If you’ve ever followed Atlanta Mayor Kasim Reed on Twitter, you might want to check to see if you’re still able to view his tweets, because he just might have blocked you.
In a strange act that’s irritated a few of his constituents, the politician is shutting off his tweets to some of the very people who elected him. That’s a decision that can prove especially dangerous in weeks like this one, when Atlanta residents may have been relying on his Twitter page for key information about winter weather response.
Not only has Reed’s account infamously blocked citizens, but he’s cut off journalists as well, and lots of them, according to Creative Loafing.
The blocking spree for dissenters has also led to a hashtag: #KTB, an abbreviation of “Kasim Twitter Block.”
“I find it rather humorous that my own mayor in the city I reside in decided to block me on Twitter,” said Shelbi Saine, one of several who recently discovered she was blocked by Reed. “I was blocked by the comment I made to him regarding my sadness that the Braves were leaving the city of Atlanta. That horrible comment made me no longer worthy of Twitter existence in Mayor Kasim Reed’s eyes. Who knew he was so sensitive?”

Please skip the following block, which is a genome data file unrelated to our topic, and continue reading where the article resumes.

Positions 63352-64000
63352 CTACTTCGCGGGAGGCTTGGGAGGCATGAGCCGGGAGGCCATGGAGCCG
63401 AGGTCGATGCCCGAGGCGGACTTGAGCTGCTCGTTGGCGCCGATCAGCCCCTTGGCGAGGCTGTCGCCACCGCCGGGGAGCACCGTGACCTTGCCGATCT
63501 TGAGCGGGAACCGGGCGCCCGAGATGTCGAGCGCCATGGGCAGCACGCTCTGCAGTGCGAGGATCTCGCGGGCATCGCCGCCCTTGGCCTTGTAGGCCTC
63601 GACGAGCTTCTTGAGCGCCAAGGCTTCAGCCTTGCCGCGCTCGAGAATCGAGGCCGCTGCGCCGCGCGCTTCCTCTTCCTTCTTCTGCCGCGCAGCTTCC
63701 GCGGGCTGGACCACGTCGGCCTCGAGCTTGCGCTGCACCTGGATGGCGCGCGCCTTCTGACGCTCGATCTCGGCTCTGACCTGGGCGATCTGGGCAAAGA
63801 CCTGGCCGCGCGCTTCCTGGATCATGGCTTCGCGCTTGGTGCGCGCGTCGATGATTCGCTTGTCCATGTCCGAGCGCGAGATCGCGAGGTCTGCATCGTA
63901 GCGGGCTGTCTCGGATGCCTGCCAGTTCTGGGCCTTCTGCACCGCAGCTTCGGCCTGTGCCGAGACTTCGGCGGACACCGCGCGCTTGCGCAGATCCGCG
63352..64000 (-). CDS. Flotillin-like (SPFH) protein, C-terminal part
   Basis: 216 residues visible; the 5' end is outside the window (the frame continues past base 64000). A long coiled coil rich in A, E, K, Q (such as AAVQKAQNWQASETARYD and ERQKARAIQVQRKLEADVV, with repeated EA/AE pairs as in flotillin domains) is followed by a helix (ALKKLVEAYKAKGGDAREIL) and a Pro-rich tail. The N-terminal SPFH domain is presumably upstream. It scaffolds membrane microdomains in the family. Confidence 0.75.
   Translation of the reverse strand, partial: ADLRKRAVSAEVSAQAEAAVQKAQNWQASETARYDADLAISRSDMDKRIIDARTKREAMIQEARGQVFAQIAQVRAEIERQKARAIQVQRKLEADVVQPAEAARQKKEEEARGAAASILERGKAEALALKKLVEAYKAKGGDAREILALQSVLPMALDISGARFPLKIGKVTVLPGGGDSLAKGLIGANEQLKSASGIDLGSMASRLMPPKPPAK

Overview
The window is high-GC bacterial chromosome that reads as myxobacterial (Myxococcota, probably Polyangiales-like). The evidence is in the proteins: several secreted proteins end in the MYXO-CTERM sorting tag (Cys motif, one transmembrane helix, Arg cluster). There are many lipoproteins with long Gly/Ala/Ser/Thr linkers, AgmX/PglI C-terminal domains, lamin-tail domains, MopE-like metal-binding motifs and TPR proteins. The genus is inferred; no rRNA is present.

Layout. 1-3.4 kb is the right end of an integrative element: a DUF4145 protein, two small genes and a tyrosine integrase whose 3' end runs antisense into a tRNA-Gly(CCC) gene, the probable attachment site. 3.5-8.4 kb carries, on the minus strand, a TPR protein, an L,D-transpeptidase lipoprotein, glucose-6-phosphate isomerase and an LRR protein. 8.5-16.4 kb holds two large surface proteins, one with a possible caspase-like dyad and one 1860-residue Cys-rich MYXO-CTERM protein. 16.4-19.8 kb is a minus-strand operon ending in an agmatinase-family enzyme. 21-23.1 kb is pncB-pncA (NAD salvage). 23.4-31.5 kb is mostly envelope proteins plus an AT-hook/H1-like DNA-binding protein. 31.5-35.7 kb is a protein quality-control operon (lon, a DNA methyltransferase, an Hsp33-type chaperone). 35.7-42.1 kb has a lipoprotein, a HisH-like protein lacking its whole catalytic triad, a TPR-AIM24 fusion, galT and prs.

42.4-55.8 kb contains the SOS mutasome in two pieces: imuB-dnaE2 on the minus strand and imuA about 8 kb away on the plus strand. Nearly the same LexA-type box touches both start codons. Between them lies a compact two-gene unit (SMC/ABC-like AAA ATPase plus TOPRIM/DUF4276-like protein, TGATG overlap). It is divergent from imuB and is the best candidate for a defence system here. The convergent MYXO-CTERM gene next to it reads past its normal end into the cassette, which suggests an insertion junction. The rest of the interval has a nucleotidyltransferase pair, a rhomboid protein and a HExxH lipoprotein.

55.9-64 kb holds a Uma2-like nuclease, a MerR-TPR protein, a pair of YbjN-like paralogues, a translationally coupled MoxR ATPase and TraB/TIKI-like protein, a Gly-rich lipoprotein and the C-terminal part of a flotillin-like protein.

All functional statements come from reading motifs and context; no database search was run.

(Also read: Two Atlanta-area bars receive a major honor)
Reed has even been known to send curt Twitter responses to those who write negative press, as you can see in this AJC.com article from last year. I was the recipient of one such tweet on Thursday after writing a light-hearted piece regarding his tendency to refer to a 2014 winter storm as “Tupac.” He was not happy that we couldn’t tell he was joking.
(It should also be noted that I had begun writing this article days ago. If you need proof, here’s your proof … check the timestamp on the message.)
Some who have been blocked by Reed reached out to him to see why he made that decision. The responses haven’t all been kind.
I reached out to the mayor’s office on Monday in hopes they might shed a little light, but I did not receive a response.
Whether the account is being run by a staffer or Mayor Reed himself, he really should consider unblocking the residents and journalists who rely on his crucial updates in times of disaster.
Social media has many different uses, and everyone has their own methods for success, sure. But a public official shutting out the very people who put him in that office is a bad look.
Image: Flickr/The Aspen Institute